Listen to Jason Isbell’s ‘Hope the High Road,’ the First Single From ‘The Nashville Sound’
The track premiered at Entertainment Weekly, where he explained that the song, while not expressly political, shows the toll that our current divisive culture has had on us and our relationships. “I really wanted it to be something that was reflective of my own character as it is now. Now that I’m a father, now that I’m grown, now that I’m sober, now that I’m clearheaded,” he said. “I want [listeners] to feel encouraged to be vigilant but to still stay classy, for Christ’s sake. If you’re doing too much yelling and too much screaming and acting out of frustration, you’re not effecting change in any positive way.”
While much of the video features Isbell and the 400 Unit in the studio, its most striking recurring image -- an tattered American flag -- reinforces the nature of the lyrics. Isbell added that, as his former band the Drive-By Truckers did on last year's American Band, The Nashville Sound sees him looking more at the state of the country, because that's what's first and foremost on his mind.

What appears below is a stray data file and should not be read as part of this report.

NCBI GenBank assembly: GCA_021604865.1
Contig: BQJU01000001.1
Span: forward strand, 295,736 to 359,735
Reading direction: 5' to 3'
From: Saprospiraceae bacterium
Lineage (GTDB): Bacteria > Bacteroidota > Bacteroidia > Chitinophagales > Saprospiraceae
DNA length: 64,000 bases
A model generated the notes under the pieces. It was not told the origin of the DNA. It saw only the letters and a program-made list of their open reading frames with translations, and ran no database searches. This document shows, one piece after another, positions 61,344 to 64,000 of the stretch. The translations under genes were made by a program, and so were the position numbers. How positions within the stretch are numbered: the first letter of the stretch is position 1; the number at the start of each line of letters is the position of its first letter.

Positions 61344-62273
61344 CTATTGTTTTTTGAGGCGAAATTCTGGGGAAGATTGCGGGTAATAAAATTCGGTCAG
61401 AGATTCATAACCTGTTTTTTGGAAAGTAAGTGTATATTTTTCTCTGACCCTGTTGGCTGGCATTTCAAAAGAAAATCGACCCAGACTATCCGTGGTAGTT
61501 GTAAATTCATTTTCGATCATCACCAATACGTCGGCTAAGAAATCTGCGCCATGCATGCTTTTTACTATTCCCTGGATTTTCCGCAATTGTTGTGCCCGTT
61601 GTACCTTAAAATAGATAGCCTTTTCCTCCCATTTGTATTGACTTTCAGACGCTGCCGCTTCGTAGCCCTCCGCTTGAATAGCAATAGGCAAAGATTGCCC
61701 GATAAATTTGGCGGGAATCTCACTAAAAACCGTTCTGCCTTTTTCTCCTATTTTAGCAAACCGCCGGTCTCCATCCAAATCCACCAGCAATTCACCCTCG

“I try to document where I am in my life and right now," he continnued, "one of my primary concerns is, ‘What is my role as a white male in a society that really is in dire need of understanding and empathy for people who aren’t white males?'”
The album's title stems from the nickname of Nashville's RCA Studio B, where it and many classic country records were tracked. But the article noted that the record is Isbell's most up-tempo and rocking to date, which he said wasn't his intention when he started work on it.
“I don’t sit down to try to write rock ‘n’ roll songs," he laughed. "I mean, I do sometimes, but that never works. The thing that works is to just write the best song that I can write and not f--- it up when we record it.”
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